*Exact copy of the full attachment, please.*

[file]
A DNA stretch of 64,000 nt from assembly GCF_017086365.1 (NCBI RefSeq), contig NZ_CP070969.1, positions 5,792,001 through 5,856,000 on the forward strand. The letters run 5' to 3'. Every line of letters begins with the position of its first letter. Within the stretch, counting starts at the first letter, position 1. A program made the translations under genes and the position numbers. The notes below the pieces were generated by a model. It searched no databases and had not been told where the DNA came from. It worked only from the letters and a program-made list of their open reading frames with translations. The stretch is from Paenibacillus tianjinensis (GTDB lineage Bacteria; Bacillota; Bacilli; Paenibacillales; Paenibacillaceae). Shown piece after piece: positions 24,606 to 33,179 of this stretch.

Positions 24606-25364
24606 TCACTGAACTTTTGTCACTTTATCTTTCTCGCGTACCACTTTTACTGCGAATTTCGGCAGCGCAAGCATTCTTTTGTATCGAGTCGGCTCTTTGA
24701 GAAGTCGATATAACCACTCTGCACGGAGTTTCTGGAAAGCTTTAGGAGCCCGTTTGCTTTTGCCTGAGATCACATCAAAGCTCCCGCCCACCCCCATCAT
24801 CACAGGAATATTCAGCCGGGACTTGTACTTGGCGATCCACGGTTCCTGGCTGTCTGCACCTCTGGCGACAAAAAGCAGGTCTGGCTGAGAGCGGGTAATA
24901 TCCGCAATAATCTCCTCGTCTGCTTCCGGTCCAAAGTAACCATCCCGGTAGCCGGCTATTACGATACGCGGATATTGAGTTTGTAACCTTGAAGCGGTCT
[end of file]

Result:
A DNA stretch of 64,000 nt from assembly GCF_017086365.1 (NCBI RefSeq), contig NZ_CP070969.1, positions 5,792,001 through 5,856,000 on the forward strand. The letters run 5' to 3'. Every line of letters begins with the position of its first letter. Within the stretch, counting starts at the first letter, position 1. A program made the translations under genes and the position numbers. The notes below the pieces were generated by a model. It searched no databases and had not been told where the DNA came from. It worked only from the letters and a program-made list of their open reading frames with translations. The stretch is from Paenibacillus tianjinensis (GTDB lineage Bacteria; Bacillota; Bacilli; Paenibacillales; Paenibacillaceae). Shown piece after piece: positions 24,606 to 33,179 of this stretch.

Positions 24606-25364
24606 TCACTGAACTTTTGTCACTTTATCTTTCTCGCGTACCACTTTTACTGCGAATTTCGGCAGCGCAAGCATTCTTTTGTATCGAGTCGGCTCTTTGA
24701 GAAGTCGATATAACCACTCTGCACGGAGTTTCTGGAAAGCTTTAGGAGCCCGTTTGCTTTTGCCTGAGATCACATCAAAGCTCCCGCCCACCCCCATCAT
24801 CACAGGAATATTCAGCCGGGACTTGTACTTGGCGATCCACGGTTCCTGGCTGTCTGCACCTCTGGCGACAAAAAGCAGGTCTGGCTGAGAGCGGGTAATA
24901 TCCGCAATAATCTCCTCGTCTGCTTCCGGTCCAAAGTAACCATCCCGGTAGCCGGCTATTACGATACGCGGATATTGAGTTTGTAACCTTGAAGCGGTCT